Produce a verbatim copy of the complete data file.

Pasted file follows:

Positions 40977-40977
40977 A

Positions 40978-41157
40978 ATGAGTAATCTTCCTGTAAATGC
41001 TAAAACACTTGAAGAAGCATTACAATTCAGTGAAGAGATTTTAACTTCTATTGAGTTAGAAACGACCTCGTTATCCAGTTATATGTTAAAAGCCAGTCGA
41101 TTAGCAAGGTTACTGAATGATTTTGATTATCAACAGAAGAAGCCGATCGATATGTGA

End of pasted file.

Positions 40977-40977
40977 A

Positions 40978-41157
40978 ATGAGTAATCTTCCTGTAAATGC
41001 TAAAACACTTGAAGAAGCATTACAATTCAGTGAAGAGATTTTAACTTCTATTGAGTTAGAAACGACCTCGTTATCCAGTTATATGTTAAAAGCCAGTCGA
41101 TTAGCAAGGTTACTGAATGATTTTGATTATCAACAGAAGAAGCCGATCGATATGTGA